The Mercedes Service Care package is available on the B-Class, which allows you to spread the cost of servicing. It costs £29 a month for both the Sport and AMG Line models.


The new B-Class is both wider and longer than the previous model, with an extra 30mm between the front and rear axles. It means that it feels very much like an ‘A-Class plus’, very much in the style of the Volkswagen Golf SV in comparison to the standard Golf hatchback.

It’s not an MPV as such – Mercedes is keen to promote the improved dynamics of this new version – but the B-Class does deliver some of the benefits associated with a people-carrier. There’s a raised driving position, which makes it feel markedly different from the A-Class, while it’s also easier to enter and exit the vehicle.


The new B-Class is 30mm longer than the old model, taking the overall length up to 4,419mm. It’s also 10mm wider, making the width 1,796mm, while the height is 1,562mm. The A-Class measures 1,440mm in height, so you can see why the cabin feels more expansive. The A-Class is as long and as wide as the B-Class.

Leg room, head room & passenger space

The shorter overhangs and the extra space between the front and rear axles have paid dividends on the inside. All five occupants will enjoy ample headroom and legroom, with passengers in the back free to stretch their legs in near-luxury saloon style.


At 455 litres, the boot is roughly the same size as the old B-Class, but a sliding rear seat will be added to the range in mid-2019, which will increase the luggage capacity to 705 litres when required.

The at-present fixed rear bench splits and folds in three sections to a useful 40:20:40 ratio, and with all three folded flat, the boot extends to 1,540 litres of space. That’s 30 litres more than you’d find in the 2 Series Active Tourer, but the BMW is also offered as a longer-wheelbase Gran Tourer variant.

From mid-2019, a folding backrest will be available for the front passenger seat, making the B-Class even more practical on those trips to Sweden’s most famous furniture store. An Easy-Pack electric tailgate is standard equipment,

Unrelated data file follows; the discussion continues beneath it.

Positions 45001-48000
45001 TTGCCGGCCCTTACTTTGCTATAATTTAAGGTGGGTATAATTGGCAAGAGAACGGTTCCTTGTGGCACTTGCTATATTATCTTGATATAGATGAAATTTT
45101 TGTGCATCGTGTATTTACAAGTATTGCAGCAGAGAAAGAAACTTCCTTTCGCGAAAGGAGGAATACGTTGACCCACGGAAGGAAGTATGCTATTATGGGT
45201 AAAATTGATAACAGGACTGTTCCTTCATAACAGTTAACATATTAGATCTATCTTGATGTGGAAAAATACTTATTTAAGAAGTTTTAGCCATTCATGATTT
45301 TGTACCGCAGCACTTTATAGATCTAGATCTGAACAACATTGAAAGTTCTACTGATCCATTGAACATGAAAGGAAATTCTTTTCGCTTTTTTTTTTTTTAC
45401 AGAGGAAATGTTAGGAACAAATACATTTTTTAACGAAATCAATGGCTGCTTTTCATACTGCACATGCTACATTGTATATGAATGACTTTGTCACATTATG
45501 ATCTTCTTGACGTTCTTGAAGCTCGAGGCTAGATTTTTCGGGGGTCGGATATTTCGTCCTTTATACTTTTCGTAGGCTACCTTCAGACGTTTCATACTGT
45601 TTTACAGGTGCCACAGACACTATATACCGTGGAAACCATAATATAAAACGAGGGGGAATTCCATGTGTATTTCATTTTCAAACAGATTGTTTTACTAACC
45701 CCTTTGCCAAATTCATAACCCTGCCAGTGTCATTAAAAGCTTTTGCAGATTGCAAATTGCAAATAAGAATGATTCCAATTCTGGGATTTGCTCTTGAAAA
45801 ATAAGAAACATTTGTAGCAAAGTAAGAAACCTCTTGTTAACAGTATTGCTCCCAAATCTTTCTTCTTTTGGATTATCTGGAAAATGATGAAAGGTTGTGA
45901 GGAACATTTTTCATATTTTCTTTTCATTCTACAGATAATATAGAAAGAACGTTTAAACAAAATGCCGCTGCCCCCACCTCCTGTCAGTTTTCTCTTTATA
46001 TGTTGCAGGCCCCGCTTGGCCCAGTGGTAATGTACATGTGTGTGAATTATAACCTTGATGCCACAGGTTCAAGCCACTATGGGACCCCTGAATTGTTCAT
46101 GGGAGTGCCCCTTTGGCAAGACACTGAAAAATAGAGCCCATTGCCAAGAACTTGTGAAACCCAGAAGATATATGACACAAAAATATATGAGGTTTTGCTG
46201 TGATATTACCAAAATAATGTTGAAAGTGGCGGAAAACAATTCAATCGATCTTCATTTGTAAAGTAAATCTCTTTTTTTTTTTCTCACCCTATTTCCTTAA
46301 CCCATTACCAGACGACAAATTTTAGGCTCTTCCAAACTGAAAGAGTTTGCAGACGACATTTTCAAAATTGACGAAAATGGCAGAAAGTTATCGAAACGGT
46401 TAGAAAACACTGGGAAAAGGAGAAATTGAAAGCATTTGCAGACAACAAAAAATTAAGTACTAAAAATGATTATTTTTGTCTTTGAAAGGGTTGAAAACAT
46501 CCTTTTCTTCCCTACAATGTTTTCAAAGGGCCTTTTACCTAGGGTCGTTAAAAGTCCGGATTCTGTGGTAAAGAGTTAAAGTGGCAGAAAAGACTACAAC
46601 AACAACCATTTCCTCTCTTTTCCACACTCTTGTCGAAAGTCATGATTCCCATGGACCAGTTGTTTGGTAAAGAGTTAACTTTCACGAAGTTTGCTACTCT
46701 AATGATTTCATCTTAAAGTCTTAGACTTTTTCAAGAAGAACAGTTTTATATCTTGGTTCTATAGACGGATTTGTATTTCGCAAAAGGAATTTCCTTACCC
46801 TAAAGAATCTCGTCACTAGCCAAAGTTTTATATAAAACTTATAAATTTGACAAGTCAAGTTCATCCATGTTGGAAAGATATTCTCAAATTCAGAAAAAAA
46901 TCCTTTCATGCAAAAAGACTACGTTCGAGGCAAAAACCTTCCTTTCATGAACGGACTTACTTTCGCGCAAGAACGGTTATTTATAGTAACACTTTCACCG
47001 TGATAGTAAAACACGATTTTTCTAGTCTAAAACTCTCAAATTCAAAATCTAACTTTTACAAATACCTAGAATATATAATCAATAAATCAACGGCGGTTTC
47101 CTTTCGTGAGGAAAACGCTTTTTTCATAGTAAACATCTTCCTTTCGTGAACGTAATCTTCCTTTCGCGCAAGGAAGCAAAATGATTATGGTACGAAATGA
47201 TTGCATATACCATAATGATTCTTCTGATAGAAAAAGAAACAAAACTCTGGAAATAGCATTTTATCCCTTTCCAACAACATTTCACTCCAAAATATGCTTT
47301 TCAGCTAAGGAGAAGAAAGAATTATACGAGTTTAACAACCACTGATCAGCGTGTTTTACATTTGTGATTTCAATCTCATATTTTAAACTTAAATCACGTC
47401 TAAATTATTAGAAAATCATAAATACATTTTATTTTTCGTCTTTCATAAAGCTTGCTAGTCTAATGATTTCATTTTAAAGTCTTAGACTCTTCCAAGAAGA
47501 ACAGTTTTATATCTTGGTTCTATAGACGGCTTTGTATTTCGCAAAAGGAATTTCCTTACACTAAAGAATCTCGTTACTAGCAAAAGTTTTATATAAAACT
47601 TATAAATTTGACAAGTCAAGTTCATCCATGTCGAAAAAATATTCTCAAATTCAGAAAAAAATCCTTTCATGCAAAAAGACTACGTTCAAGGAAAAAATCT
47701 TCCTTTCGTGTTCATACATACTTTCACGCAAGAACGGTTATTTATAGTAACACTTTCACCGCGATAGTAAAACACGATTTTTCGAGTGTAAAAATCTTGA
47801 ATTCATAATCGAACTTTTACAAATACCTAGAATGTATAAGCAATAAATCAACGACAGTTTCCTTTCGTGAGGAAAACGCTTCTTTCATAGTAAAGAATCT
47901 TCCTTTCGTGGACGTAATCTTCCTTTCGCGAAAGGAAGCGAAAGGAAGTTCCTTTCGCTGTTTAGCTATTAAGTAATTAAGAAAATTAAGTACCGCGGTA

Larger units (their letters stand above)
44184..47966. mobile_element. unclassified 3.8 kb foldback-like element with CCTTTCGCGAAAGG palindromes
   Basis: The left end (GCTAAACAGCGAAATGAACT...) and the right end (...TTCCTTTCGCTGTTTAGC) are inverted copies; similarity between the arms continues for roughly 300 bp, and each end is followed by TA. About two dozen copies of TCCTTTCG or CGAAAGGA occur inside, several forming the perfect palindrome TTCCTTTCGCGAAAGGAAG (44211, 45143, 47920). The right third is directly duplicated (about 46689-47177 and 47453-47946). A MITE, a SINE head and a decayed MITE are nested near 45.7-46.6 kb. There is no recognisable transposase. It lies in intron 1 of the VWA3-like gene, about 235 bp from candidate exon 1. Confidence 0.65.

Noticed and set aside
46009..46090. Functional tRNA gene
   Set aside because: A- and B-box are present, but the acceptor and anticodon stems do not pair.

The B 220 4Matic petrol is the best choice if you intend to do a little light towing, offering a braked towing capacity of 1,800kg. Other models offer between 1,400kg and 1,600kg depending on the engine size.


Unlike some of its rivals – most notably the BMW 2 Series Active Tourer – there’s no plug-in hybrid version of the B-Class, which means you’re restricted to conventional petrol and diesel engines. Not that this means anything other than impressive levels of fuel economy.

The 1.5-litre diesel in the B 180 model is the eco-champion, delivering between 51.4mpg and 60.1mpg depending on the choice of wheels. The 2.0-litre diesel first seen in the E-Class isn’t too far behind, offering 51.4mpg to 57.7mpg in the B 200d and 50.4mpg to 56.5mpg in the B 220d.

Predictably, the petrol engines aren’t as efficient, but these are the units to go for if you intend to do anything less than 12,000 miles in a year. The 1.33-litre in the B 180 is the most economical, delivering between 40.4mpg and 47.1mpg.

This engine is also found in the more powerful B 200, but the economy drops to between 39.8mpg and 46.3mpg. Of the two 2.0-litre petrol variants, the B 250 is the most efficient, delivering 36.7mpg to 40.4mpg. Opt for the B 220 4Matic and this drops to between 34mpg and 38.7mpg.

CO2 emissions range from 112g/km to 116g/km for the diesel variants and 125g/km to 153g/km for the petrol versions. All B-Class models will cost £140 per year in VED road tax, but go easy on the options if you want to avoid creeping through the £40,000 barrier, which would result in a £310 annual surcharge.

Insurance groups

The insurance groups haven’t been announced, but we’d expect the new B-Class to be a close match for the previous model. This would mean groups ranging from 12 for the B 180 Sport to 27 for the B 220 Sport.